3 Day Startup Sparks Entrepreneurial Thinking on Campus

3DS, 3 Day Startup, Norfolk Collegiate,Last week faculty, staff and middle and upper school students were challenged to identify a problem they saw in their lives, come up with a solution and create a way to share that solution with others. Maia Donohue, keynote speaker, senior program manager and conference director of 3 Day Startup (3DS), was the impetus for this investigative problem solving, and everyone who participated had a blast!

3 Day Startup delivers intensive, hands-on entrepreneurship education programs to students and faculty at campuses across the globe. They’ve developed an innovative thinking curriculum over the last nine years, having developed 350 programs in over 150 schools. Over that time, their network of student entrepreneurs and mentors has grown to over 12,000. In addition to being an energizing and inspirational three-day program for students, 3DS is a tested, proven model geared toward growing and developing a student’s critical thinking skills across all disciplines.

Before students heard from Donohue on Tuesday, faculty and staff spent Monday in an action-packed, professional-development filled day learning about the benefits of identifying problems, creating solutions and finding ways to make those solutions a reality. Faculty participated to give them the skills to incorporate this new knowledge into their classrooms throughout the year and in preparation for the June workshop for students.

After breaking into groups, brainstorming and going through nearly a day’s worth of strategic, entrepreneurial exercises, faculty groups had to present their newly created communications tools with their peers.

Students worked on similar projects on Tuesday, being tasked with identifying a problem, coming up a with a solution and pitching that solution as an idea for a company in front of their classmates—and they loved it!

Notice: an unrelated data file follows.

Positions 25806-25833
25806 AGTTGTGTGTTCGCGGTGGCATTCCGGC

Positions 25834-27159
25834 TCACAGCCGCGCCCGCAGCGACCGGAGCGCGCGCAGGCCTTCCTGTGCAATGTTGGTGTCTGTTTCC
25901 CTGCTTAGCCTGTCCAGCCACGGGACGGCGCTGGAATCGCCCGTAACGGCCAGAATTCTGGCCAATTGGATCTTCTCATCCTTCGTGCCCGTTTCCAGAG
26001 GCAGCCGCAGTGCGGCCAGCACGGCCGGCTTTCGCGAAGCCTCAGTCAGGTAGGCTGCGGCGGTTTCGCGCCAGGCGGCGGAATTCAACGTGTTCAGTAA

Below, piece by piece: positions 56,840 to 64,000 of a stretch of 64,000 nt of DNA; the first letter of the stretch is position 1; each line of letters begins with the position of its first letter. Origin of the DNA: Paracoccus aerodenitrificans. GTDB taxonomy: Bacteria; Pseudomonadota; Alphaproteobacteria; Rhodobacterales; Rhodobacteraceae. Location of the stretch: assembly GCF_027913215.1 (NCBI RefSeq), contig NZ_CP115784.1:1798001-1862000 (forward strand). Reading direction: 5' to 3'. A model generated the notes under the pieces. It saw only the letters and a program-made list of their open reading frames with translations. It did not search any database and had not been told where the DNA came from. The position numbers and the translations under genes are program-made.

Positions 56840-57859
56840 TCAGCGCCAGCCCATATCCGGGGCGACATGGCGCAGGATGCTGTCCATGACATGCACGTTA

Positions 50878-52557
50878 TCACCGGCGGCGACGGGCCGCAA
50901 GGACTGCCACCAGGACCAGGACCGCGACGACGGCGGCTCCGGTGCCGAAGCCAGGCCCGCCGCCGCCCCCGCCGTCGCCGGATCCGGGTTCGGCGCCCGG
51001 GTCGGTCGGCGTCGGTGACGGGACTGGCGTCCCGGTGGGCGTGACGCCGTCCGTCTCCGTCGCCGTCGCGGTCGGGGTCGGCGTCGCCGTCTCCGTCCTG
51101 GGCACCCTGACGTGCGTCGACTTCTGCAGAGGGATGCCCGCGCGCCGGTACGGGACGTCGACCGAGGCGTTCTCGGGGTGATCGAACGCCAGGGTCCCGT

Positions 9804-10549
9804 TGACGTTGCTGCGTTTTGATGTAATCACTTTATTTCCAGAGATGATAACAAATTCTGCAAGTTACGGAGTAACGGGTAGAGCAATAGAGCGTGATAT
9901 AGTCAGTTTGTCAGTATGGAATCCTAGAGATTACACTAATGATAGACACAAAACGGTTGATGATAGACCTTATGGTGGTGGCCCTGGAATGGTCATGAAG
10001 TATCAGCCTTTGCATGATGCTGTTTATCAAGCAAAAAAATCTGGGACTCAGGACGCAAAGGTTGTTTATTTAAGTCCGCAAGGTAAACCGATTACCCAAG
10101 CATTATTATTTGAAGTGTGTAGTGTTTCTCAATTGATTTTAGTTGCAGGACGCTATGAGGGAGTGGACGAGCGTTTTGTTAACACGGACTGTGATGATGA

I like the idea of ‘no matter how young you are, you can always become an entrepreneur,’” said one of Tuesday’s student participants Calie Quinn ’19. “I also liked the energy Maia brought and the fun exercises he made us do to create our new companies.”

Students created potential solutions to problems like kidnapping (by wearing a piece of jewelry that allows the victim to discreetly call 911) to being able to quickly find lost reading glasses (with the bridge of the glasses containing a GPS signal that would alert the user’s phone when lost).

“I want to help break students out of their own mental boxes.” Donohue said, “If I hear you love to write code, and that’s all you want to do, I’m going to encourage you to interact with people and try to sell that code. If you tell me you only love the interaction side, and you’re great at pitching, I’m going to tell you to learn more about code.”

Cooper Short ’24 thought the program was “really cool” and thinks it could “be helpful for students to learn how to create their own apps and businesses to help other people.”

Donohue stuck around after school on Tuesday to discuss 3DS with parents and answer their questions.

3DS will return to campus in June for an intensive, three-day workshop for rising seventh graders through graduating seniors to aid students on their journey to entrepreneurship.

Thank you to our Fund-An-Item donors for making 3DS on our campus possible!